The Price of Bread
In 2005 I bought my first home. During this process, I never really thought about what kind of neighbours I would have. I was very fortunate. On one side I had a hard working single mother that would help me maintain my property whenever I was away and on the other, I had a retired polish couple, Jan and Irina.
Jan had lost both his legs in a car accident 30 years prior, but that did not stop him from spending every moment outside tending to his large vegetable garden. He was a man with a strong opinion based on his life experience. Half of that being in Poland and the other half in Canada. Because of his disability, he did not leave his property very often and so with any opportunity he had he would start a conversation with me. Even if he noticed I was busy, he would continue talking as I said “see you later” and walked away, which made it very difficult to end a conversation. After a few years, I realized that many of his life experiences, though far in the past, may prove to be useful to me in the future.
“The farther back you can look, the farther forward you are likely to see.” – Winston Churchill
One day I started thinking about how fragile our food system was, and how a small disruption in the growing or transporting processes could easily cause a shortage for weeks or even months. With this in mind, I asked Jan if he ever thought there would be a food shortage. He quickly answered “no.” He had lived through food shortages in Poland during World War II, and from his memory, there was always a way to get food if you had enough money. So food would be available, but its price could go as high as the moon. His statement made sense, but what if you have unlimited money that is worth no more than toilet paper? In that case, you may need other things of value to use for barter. I recalled the few weeks when New Orleans was underwater from Hurricane Katrina. During this chaotic period, the only currency people would accept were alcohol, cigarettes, and food.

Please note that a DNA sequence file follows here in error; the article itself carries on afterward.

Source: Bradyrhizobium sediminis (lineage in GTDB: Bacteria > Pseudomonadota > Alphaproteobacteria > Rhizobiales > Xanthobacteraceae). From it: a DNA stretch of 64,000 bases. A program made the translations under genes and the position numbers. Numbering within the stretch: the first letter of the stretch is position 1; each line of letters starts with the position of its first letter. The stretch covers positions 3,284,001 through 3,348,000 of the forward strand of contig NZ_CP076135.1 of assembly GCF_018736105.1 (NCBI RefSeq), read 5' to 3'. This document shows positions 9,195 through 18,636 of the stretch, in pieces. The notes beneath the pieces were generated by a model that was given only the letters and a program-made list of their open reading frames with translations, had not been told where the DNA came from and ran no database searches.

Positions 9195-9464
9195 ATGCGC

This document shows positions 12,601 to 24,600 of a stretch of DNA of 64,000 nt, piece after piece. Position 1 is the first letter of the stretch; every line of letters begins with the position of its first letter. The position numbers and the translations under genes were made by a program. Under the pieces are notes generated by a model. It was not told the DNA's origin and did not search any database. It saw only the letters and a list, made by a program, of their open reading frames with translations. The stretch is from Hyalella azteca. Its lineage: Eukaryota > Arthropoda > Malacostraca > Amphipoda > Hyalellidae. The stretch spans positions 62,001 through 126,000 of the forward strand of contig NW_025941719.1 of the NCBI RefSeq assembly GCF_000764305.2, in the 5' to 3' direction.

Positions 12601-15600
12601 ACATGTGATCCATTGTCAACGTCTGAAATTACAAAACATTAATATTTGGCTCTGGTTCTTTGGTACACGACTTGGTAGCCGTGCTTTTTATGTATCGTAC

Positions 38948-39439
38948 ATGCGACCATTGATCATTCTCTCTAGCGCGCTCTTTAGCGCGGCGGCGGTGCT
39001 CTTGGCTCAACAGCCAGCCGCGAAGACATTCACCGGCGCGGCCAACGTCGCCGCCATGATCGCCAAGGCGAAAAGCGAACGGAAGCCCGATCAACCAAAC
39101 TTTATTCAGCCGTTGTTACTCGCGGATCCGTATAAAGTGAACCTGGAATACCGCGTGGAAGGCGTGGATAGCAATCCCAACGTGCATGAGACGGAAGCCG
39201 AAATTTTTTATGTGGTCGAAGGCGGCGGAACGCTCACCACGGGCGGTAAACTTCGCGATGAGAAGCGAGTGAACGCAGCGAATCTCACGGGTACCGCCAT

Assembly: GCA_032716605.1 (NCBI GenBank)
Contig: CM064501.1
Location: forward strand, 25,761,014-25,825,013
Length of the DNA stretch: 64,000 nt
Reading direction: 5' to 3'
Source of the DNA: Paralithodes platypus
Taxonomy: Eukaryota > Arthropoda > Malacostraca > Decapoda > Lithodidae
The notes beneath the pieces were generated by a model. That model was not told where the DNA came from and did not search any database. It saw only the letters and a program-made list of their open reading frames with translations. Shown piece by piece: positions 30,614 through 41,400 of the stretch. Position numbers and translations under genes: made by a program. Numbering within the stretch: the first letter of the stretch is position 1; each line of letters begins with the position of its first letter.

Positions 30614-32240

In the past decade, it’s become more common to hear about currencies inflating at higher than normal rates. The most recent is the ongoing crisis in Venezuela. For most of us we never really have to think about something as simple as the price of bread, however, in Venezuela, the cost has skyrocketed to a point where you now need to fill a wheelbarrow with money to buy a loaf making it a luxury to eat. The inability to live even a simple, comfortable life has pushed an estimated three million Venezuelans to flee into neighbouring countries since 2014. The majority have come to Colombia, many of which have resorted to panhandling for money and food.
Food in Colombia is relatively cheap, so there is no good reason for anyone to go hungry. For this reason, we have started a program to feed both the homeless Colombians and displaced Venezuelans that are on the streets of Medellin. With the help of local volunteers, we have begun delivering meals to these people, and the response has been great.
For as little as $5 we can feed a family of two adults and one child with two large meals that include chicken, rice, beans, an egg, avocado, and fruit.
Let’s all start by giving enough to feed a family for one day.